Pastor: Equip Your People to Share Jesus in 2018

As a bivocational pastor (in addition to my main role as a seminary prof) I know something of the demands on the time of pastors. But we would all agree that of all the things we are called to do, equipping our people to share Jesus effectively and consistently should be well up near the top of the list.

May I suggest you equip your people this year with my book Sharing Jesus Without Freaking Out? It’s designed to help believers grow in knowing Christ, understanding the gospel, and sharing Jesus in everyday co versatility’s

Here’s a quick overview of how to teach this book and to encourage your flock in sharing Jesus in 2018. The response to this book has been amazing, with scores of testimonies (including many introverts!) of believers becoming more confident in their witness. I pray you will find this a blessing to your ministry.

First, go to www.sharingJesusbook.com and become familiar with the site. There are free resources including eight training videos (1 per week), a promo video, & role-playing videos.

Next, schedule eight weeks for the training. This could be for the whole church on a Sunday or Wednesday night for eight weeks, or through small groups. Churches have done this a variety of ways. Our church did it on Sunday nights. The book is divided into eight short chapters with eight principles. The focus is encouraging in tone, showing the reader how to share Christ in everyday conversations. “Evangelism the way you were born to do it,” as the subtitle says.

The idea is that even as physical fitness takes time, growing in your witness doesn’t happen overnight. But eight weeks can make a big difference!

At the end of the book you will find an eight-week journey. This includes questions for discussion as you do a session per week. Most teach it as follows:

—Set up an eight-week teaching schedule at the best time for your people.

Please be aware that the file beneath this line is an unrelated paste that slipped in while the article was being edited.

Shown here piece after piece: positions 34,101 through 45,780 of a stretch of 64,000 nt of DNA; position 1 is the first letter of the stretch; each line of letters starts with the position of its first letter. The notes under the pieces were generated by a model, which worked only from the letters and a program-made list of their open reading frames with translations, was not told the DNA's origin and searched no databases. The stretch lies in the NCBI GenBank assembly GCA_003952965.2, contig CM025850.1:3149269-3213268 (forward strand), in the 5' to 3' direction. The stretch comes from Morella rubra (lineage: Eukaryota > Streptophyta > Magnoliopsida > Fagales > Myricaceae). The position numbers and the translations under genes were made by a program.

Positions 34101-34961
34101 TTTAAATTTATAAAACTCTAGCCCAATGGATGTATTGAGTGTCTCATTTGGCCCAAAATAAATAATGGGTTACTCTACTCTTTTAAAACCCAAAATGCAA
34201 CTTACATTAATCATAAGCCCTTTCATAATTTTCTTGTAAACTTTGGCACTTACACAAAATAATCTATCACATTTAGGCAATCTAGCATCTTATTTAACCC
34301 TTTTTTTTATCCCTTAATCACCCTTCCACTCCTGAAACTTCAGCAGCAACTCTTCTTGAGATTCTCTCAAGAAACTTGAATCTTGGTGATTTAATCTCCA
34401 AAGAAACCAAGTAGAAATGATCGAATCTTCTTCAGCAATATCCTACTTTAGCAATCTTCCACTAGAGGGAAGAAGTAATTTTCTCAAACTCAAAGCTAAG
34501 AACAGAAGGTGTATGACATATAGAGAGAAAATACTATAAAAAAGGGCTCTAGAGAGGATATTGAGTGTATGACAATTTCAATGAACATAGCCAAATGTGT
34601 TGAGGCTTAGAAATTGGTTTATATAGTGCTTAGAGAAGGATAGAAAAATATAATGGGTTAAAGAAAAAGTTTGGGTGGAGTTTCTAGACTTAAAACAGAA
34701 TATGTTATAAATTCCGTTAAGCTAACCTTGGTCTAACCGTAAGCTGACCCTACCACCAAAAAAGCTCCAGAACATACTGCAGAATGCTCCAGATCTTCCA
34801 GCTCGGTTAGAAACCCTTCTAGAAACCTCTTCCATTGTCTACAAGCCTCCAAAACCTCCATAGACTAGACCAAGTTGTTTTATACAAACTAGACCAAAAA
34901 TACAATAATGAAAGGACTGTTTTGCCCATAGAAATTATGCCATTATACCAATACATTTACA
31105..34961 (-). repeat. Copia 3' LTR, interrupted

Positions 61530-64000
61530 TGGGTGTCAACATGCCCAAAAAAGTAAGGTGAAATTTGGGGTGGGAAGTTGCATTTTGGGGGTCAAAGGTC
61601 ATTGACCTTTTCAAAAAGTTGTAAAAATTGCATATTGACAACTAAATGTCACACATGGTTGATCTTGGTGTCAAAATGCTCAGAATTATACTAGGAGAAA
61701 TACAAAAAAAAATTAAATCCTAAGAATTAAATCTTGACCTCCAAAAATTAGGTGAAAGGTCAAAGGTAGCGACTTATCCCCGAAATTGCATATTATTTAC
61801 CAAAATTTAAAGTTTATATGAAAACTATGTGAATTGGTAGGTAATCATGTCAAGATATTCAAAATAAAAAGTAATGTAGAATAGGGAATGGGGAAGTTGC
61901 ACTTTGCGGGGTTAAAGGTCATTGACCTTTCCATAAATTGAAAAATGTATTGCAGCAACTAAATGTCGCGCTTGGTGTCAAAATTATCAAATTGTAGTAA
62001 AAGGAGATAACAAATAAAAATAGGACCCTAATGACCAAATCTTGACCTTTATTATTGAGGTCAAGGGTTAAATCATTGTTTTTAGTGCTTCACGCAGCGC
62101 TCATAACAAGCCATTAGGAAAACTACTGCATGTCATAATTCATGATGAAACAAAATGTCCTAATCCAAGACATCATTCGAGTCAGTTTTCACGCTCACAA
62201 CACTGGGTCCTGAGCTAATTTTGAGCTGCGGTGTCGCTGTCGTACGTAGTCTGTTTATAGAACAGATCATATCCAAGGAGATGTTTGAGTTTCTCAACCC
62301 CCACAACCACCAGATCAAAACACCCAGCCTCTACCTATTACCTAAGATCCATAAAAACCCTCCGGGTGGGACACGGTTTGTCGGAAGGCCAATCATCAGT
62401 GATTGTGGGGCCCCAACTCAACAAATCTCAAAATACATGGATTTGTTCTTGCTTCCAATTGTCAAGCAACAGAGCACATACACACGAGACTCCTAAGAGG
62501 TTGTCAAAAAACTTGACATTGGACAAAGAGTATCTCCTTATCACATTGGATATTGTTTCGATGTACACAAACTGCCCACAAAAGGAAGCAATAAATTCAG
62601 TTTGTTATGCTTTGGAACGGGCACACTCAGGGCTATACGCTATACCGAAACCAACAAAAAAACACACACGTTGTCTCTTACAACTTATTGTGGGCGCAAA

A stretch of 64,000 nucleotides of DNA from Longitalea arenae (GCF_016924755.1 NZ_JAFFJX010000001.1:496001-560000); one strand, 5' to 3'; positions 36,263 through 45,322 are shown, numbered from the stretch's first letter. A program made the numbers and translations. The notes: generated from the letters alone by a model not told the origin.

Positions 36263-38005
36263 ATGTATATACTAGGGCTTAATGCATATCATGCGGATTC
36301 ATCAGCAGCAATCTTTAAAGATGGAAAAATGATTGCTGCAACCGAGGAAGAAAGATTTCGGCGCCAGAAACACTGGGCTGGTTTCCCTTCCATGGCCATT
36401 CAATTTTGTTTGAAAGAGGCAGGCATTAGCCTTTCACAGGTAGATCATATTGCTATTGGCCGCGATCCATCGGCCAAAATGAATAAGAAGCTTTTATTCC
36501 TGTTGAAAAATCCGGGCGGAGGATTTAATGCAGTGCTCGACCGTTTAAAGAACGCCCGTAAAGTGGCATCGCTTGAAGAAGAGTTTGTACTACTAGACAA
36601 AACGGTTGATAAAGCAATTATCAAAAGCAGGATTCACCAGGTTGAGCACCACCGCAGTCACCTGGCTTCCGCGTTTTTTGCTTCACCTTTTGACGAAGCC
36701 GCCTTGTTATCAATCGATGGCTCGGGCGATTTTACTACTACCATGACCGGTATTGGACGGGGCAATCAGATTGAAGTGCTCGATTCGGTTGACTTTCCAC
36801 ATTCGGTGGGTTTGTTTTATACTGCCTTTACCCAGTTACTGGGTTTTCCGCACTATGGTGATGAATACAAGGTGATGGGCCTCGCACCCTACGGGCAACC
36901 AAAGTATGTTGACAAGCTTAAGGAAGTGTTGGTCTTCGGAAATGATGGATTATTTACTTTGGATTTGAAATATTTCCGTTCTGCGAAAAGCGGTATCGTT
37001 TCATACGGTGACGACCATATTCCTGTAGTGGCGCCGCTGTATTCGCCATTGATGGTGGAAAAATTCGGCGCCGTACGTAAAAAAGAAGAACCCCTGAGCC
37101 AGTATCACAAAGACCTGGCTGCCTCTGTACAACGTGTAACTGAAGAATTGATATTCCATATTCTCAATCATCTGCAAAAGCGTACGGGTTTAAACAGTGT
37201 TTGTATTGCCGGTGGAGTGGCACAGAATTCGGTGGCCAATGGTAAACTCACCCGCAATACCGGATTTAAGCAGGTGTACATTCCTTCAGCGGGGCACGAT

—Show the Promo Video prior to beginning the study.

—Get a copy of the book for every person. NOTE: If you order the book from Lifeway, any order of 20 or more drops the price at checkout to $5.00 each!

—Encourage each person to read the chapter for that week and to come ready to learn.

—Show the video from the website (with me teaching to a live audience, each about 20-25 minutes).

—Facilitate discussion based on the chapter and reading (questions in the back can help). Encourage participants to commit to the 8-Week Challenge.
Encourage testimonies weekly of participants who speak to others about Jesus.

—The last week has specific helps for developing a lifestyle of living out the gospel. Encourage participants to see the training as the starting of a lifestyle not as a box to check.

Participants can also go to www.alvinreid.com or Doc Alvin Reid’s youtube channel for more helpful information.

I’m also very excited to be giving an overview of the book in a variety of churches and at conferences this spring. Whenever I can help kick off or encourage a church I do! I have a limited number of times I can still do that this spring, so email me if interested areid@sebts.edu.

A Good News Story for You and for Children

A few days from now Michelle and I will be in Chicago celebrating Christmas with our daughter Hannah, son-in-law Corey, and our grandson Lincoln. I’m excited for all the obvious reasons, but now I’m excited for yet another one.  There’s nothing I want more for Lincoln than that he understand the beauty and glory of the gospel Story. Next week we are going to be watching a beautiful short film about that Story. Here’s the good news about this good news: you can watch it today!

My friends at Spread Truth, who brought us The Story as a fantastic tool for sharing Christ, have done it again. This time they’ve created the Storymaker, a short film about the gospel Story especially for children. It is beautiful. Watch it for yourself, but if you are involved with children at any level, please check it out. Better, watch it with them.

You can now watch the film HERE. Please help spread the word on your social media platforms, at your church, and with others. Let’s let everyone know this great Story!

Good News for a Change: The Gospel Story and Some Great Resources

If you’ve been in my classes, read books I’ve written of late, or heard me teach at a church or event, you know how much I love talking about the gospel of Jesus Christ from the perspective of the great Story found in all Scripture. I’ve found this to be vital in my witness, particularly to those who don’t really get the gospel or what Christianity really is.

In class I use a couple of tools with students. One is the 3 Circles our own North American Mission Board utilizes. It’s a version of the Story one can write on a napkin–and I’ve led people to Christ with a napkin using it–to explain God’s grand Story. I also use The Story and have taught it often in churches and events.

The Story comes from a ministry called Spread Truth. Some time back they made a beautiful film telling this Story. I want you to see it here in case you’ve not yet seen it. It may be a great thing to show in your services this Christmas season. Here it is:

Tonight, Spread Truth is releasing a new film. I will share more about it tomorrow, but make a note to watch the new film The Storymaker as soon as possible. It goes live at 530 EST tonight HERE. More tomorrow, but in the meantime, watch the video above and enjoy some good news!